Most Australians have seen – or at least heard about – the appalling suffering endured by millions of animals, particularly sheep and cattle, who are crammed into filthy live-export ships and transported for days or weeks in sweltering heat across the equator to Asia and the Middle East. When they arrive, those who’ve survived the journey are slaughtered, often in ways that would be deemed criminal in Australia.
But there’s another form of abuse involved which even the most short-sighted government department cannot ignore: the atrocious human rights violations endured by the crews of these death ships.
Dr Lynn Simpson worked as a veterinarian on such vessels for many companies, under many flags, for over a decade. In addition to exposing animal abuse as an eyewitness from inside the ships, she’s also highlighted the safety concerns which have the potential to cause – or have already led to – serious issues for the crews.
Vessel Instability Causes Injuries
One major problem faced on sea voyages is the stability of the vessel as it encounters different wave and weather conditions and as its weight changes with the animals’ consumption of food and water. If these factors are ignored – and, Simpson says, they usually are – a sudden rapid roll can injure animals and make working in the pens dangerous for crew members, while even a slow roll can be accentuated as animals move around to try to achieve a stable footing.
Crews Exposed to Potentially Toxic Gases
Crew members on live-export ships are expected to work 12-hour shifts – generally from 6 am to 6 pm. On deck, they’re exposed (as are the animals) to dangerous levels of ammonia, carbon dioxide, and highly flammable methane – from the animals themselves and their waste. While these gas build-ups are known to increase dramatically – particularly in hot weather – live-export ships don’t monitor or log toxic-gas levels, even though this is a basic precaution taken on most other vessels, including car carriers.
No On-Board Doctor
On the voyages undertaken by Simpson, there was no medical doctor on board the ships. As a veterinarian, she was often called upon to treat sick and injured crew members.
“I sewed people up, replaced dislocated shoulders, reattached a nearly ripped off thumb. I likely saved an officer from losing his leg to gangrene”, she says.
Crew members who collapsed from heat stress were given IV fluids that Simpson made herself from catheters that she brought with her. None were ever provided on the ships.
Disturbing Crew ‘Initiations’ and Worrying Infections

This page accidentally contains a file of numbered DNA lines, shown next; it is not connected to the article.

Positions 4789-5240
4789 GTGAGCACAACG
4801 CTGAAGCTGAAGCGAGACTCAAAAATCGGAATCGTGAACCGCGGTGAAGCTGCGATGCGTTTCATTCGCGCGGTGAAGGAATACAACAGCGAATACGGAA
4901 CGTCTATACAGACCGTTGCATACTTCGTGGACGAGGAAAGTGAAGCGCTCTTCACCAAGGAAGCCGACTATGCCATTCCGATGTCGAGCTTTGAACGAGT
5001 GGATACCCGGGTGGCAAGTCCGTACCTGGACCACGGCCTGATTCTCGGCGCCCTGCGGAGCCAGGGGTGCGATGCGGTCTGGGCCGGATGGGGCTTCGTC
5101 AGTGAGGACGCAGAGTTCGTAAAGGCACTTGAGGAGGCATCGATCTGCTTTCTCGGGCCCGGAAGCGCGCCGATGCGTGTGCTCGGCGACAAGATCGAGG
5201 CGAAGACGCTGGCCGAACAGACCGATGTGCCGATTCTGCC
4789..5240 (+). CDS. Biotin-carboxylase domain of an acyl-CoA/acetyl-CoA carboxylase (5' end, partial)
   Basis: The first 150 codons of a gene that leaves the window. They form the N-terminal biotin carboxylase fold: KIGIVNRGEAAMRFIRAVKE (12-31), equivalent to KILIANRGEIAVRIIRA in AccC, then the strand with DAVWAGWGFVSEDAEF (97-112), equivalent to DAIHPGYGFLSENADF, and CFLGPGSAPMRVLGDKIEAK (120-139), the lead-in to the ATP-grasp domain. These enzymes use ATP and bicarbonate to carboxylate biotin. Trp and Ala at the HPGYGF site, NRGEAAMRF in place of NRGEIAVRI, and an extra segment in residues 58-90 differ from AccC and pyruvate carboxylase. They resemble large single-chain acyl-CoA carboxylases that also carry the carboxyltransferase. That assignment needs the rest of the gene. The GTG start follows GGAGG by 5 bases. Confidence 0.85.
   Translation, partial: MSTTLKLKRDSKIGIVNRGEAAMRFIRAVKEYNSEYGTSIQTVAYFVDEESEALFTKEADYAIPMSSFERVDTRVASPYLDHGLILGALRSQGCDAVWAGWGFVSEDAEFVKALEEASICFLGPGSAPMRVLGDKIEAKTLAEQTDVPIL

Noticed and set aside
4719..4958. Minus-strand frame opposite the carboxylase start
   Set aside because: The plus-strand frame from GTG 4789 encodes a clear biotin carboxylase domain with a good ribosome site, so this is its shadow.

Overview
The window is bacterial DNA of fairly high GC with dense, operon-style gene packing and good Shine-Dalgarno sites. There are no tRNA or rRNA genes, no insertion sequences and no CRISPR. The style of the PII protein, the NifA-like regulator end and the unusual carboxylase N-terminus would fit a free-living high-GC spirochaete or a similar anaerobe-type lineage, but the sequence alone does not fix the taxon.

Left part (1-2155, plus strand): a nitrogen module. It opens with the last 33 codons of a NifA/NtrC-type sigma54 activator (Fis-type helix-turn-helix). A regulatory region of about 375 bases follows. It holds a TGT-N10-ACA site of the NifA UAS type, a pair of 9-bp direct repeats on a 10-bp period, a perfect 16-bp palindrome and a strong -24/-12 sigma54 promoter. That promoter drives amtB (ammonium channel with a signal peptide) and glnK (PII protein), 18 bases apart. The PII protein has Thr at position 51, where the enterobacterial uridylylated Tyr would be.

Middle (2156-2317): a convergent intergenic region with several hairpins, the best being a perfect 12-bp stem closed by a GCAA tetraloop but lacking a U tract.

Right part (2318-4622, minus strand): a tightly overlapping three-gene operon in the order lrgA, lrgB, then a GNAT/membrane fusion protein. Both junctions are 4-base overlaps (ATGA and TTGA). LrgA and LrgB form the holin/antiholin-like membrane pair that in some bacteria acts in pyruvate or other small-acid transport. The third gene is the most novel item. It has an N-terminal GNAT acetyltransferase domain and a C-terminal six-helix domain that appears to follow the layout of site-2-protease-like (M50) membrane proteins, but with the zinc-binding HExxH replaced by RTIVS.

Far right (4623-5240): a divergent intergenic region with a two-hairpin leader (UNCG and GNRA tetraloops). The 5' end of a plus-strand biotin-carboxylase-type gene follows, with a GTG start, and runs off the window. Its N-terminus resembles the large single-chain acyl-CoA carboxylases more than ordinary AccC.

Traditionally, crew members on their first voyage undergo an initiation, in which “animal sewerage” and “the odd body part” are dumped on blindfolded workers for about an hour. Afterwards, high-pressure hoses are used to clean them off – running the risk of driving bacteria deep into the ears, eyes, nose, and mouth.
On return voyages, crew members are expected to clean excrement from the ships using those same hoses. Sometimes, they have only filthy water available to bathe in afterwards. This often causes open wounds on their bodies to become infected.
Inadequate Disease Prevention
Crew members – especially those working on long contracts – often don’t know where they’re going. This gives them no chance to research destinations and obtain the appropriate vaccinations.
Ringworm – which can be passed from cattle to humans – is commonly contracted. In fact, Simpson says that “[r]ingworm was on nearly every cattle voyage I did, regardless of it being a rejection criterion”.
“Scabby mouth”, which is contracted by sheep and causes painful scabs on the lips, is also a rejection criterion – however, Simpson said it was “always present”. This can develop into a disease in humans called “orf”, which causes painful scabbing on the hands.
Other common diseases on these voyages include salmonellosis, a cause of diarrhoea; conjunctivitis of varying degrees; and leptospirosis, which is spread by cattle urine and can lead to kidney failure.
Dangerous Temperatures Not Effectively Monitored
High temperatures on deck and around equipment are also a serious health risk. While crew members working in the engine room have short shifts and regular respite, those in extremely hot areas such as the fodder tanks – where the animals’ food is stored – don’t have such arrangements in place.
Even the temperatures on deck – which must be endured by workers during their shifts and by the animals constantly – are monitored by just one thermometer on each deck and only for the noon report, well before the day’s maximum temperature has been reached. This information is sent to the Department of Agriculture each day and gives a misleading picture of the conditions experienced by the crew and the animals.
Although ships have alarms in place, the considerable noise produced by the ventilation system, food and water delivery mechanisms, and the animals themselves make it likely that, in the case of an emergency, alarms signalling fire, piracy, or the instruction to abandon ship wouldn’t be heard.
“What shocked me most [about live export] was the disregard for humanity and the poor conditions that many seafarers are forced to endure. Not just on live animal export ships, but also on many I witnessed in ports we worked in.”
– Dr Lynn Simpson
Live export is an industry in its death throes as the public becomes aware of its many forms of abuse and concerned politicians defy their parties to speak out for reform.
Companies’ attempts to minimise their costs in the hope of maintaining profitability come at the expense of not only the lives of the animals on board but also the welfare and rights of the crews.